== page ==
In order for your voice to really connect with people you need for it to be consistent. You can’t have an anti-establishment outlook on the world in one bit and then suddenly be pro-establishment in the next or else your voice will seem disjointed and nobody will be quite sure what to think of you. For example, if your comedic voice is that of a “nerd,” then it’s unlikely that bits about how you were a cool kid in high school are really going to fit your voice. This is another reason why it’s important when considering what your comedic voice is to choose carefully because it will ultimately impact your material and every other decision you make about your career.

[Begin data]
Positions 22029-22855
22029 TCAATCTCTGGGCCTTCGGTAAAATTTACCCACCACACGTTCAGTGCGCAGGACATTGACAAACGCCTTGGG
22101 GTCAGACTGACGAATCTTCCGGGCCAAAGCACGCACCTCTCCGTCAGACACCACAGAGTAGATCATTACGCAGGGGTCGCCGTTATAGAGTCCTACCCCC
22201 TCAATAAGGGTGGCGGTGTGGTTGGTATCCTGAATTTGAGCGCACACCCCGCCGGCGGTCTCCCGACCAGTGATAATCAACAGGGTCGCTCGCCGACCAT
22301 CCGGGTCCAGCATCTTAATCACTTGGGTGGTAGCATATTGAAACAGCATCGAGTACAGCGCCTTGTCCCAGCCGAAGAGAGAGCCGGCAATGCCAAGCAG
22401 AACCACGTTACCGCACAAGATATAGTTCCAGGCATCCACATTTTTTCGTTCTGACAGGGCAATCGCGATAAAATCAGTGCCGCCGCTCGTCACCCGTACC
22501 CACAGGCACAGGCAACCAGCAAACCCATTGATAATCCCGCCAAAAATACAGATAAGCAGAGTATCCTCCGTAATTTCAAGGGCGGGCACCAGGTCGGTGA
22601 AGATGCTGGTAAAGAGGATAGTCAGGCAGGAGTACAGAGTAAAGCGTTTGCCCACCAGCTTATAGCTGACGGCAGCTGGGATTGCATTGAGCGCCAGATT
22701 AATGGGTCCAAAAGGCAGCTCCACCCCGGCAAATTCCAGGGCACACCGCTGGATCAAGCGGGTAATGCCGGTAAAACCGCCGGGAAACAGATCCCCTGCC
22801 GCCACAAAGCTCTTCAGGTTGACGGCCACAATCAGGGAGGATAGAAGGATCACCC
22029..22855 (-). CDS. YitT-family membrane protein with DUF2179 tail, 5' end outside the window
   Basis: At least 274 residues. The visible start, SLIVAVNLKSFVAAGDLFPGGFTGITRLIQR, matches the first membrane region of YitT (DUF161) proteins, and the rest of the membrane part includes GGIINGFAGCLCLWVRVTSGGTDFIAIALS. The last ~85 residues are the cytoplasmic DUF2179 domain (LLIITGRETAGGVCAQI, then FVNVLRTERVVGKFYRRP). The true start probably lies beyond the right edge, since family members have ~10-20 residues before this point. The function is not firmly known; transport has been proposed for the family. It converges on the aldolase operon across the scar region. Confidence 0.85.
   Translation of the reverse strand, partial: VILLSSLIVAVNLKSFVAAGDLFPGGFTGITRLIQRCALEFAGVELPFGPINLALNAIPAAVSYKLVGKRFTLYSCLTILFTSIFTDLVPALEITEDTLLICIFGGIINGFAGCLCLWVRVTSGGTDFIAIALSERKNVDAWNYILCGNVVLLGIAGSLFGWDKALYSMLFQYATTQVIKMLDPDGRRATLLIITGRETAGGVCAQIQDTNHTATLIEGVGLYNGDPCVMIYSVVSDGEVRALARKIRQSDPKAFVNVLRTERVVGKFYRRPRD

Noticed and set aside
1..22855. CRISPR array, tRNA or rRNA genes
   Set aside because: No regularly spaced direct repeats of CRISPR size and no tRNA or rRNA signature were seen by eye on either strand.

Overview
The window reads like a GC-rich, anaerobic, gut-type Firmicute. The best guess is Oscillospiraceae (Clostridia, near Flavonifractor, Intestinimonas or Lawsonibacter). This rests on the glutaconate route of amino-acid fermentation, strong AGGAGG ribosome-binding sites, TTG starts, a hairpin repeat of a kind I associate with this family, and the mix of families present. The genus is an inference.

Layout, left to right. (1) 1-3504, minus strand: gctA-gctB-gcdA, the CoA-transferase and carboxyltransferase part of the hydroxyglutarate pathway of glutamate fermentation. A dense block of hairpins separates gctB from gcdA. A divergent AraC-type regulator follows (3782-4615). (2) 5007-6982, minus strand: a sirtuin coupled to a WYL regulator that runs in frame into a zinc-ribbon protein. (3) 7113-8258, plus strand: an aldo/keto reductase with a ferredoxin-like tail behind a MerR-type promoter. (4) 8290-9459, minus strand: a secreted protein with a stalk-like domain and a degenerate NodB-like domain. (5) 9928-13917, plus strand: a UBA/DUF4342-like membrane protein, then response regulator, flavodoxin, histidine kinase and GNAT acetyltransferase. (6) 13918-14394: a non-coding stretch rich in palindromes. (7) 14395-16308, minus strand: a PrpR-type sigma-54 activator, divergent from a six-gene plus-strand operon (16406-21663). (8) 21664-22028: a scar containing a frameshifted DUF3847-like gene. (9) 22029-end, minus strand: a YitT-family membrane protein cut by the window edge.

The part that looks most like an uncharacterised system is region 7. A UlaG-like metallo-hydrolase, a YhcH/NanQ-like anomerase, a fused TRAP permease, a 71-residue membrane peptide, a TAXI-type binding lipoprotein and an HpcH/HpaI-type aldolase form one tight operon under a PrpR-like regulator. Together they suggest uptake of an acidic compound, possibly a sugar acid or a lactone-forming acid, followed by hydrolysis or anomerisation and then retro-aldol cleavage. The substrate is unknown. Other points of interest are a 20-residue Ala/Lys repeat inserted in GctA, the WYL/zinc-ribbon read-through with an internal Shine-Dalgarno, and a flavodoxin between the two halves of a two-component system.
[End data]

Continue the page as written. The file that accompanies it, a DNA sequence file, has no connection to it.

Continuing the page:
I've learned a similar lesson when doing characters onstage. Play a certain role and it becomes much easier for the audience to know exactly who you are, where you're coming from, and the "filter" that all your jokes go through. The bad part: Being a fully, fleshed out human being with nuanced views doesn't fit this mode that well.
You may be tempted to give an audience all your different sides, but a caricature is easier for 'em to figure out. Especially in a short set.